Anyone who follows me on Facebook knows that, when I’m in New Mexico, my camera is typically attached to my hand. But these morning bird-watching sessions, though offering a great opportunity to practice, have remained unphotographed. My camera, and often also my cell phone, remain inside. I have wanted to keep this time as peaceful as possible, to be fully in it as opposed to having the experience mediated by a camera lens.
The past few mornings, especially, I’ve welcomed this coffee and bird time. It has come at the end of nightmare-filled nights. The dreams have been filled with bugs, betrayals and residual stressors from a job I no longer have. It has occurred to me that my waking self has been avoiding thinking about the enormity of the tasks waiting for me at the end of this New Mexico interlude, though my sleeping self is clearly in touch with that reality. Taken as a whole, the process of starting over feels overwhelming, regardless of the adventure and excitement inherent in such a move. It will be a lot of work to find a job, to move into a place and settle in there. It will take time to establish new relationships and renew old ones. It has been so long, do I even remember how to do any of these things?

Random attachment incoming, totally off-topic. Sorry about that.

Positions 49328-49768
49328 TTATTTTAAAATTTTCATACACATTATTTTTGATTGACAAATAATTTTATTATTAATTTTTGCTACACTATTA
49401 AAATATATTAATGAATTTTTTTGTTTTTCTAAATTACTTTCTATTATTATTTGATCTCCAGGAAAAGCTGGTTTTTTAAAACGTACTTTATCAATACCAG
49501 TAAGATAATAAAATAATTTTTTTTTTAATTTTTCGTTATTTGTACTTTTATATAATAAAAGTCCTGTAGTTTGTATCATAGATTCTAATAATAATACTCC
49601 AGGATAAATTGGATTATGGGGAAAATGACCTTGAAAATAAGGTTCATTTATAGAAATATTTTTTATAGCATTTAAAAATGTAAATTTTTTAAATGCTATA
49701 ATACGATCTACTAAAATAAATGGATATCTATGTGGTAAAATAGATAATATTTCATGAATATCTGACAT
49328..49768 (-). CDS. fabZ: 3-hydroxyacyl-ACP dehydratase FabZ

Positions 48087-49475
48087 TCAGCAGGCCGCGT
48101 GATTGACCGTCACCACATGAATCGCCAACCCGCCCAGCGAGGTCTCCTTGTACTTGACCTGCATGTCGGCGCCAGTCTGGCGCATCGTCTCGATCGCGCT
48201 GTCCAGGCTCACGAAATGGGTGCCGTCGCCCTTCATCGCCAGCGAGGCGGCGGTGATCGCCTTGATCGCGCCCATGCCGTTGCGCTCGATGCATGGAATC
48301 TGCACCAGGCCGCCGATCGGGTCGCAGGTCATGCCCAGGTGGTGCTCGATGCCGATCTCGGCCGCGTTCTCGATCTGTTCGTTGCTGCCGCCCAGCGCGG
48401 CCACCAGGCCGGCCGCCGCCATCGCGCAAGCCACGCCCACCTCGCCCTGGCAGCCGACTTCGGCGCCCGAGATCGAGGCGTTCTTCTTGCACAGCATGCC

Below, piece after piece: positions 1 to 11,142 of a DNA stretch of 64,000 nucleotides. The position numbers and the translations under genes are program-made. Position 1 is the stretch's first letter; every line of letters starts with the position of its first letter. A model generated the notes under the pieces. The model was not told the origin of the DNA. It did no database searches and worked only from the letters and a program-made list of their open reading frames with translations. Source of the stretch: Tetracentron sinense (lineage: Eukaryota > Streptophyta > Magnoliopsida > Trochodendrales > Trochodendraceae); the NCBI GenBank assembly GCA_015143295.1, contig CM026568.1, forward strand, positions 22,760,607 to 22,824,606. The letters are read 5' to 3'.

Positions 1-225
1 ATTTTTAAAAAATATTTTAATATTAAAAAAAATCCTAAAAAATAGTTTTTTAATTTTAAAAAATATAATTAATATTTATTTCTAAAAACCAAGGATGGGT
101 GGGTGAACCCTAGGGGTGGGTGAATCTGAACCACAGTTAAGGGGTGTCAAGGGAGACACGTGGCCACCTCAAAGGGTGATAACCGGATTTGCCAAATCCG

When things feel overwhelming or tasks feel insurmountable, there is a tendency to experience a certain paralysis. Not that the will stops being willing, just that the brain stops being able to process it all. Just that the heart quakes a little with fear that you might not have within you whatever it will take. This fear can manifest itself in a variety of ways, from tears “for no reason” to heart palpitations to nightmares like mine. The first step in mitigating the effects of feeling overwhelmed has always been, for me, recognizing it for what it is. The second is learning to break it down into smaller pieces or component parts and creating a plan to tackle those pieces one at a time. This is one situation in which seeing the trees may be more important than seeing the forest – forests are vast, while trees are familiar and huggable (i.e. we can get our arms around them). An important note about creating a plan – for me, having a plan is key. However, sticking to that plan is not – which is a good thing when the way forward is riddled with unknowns. I’m usually pretty flexible and adaptable; I can adjust in mid-stream.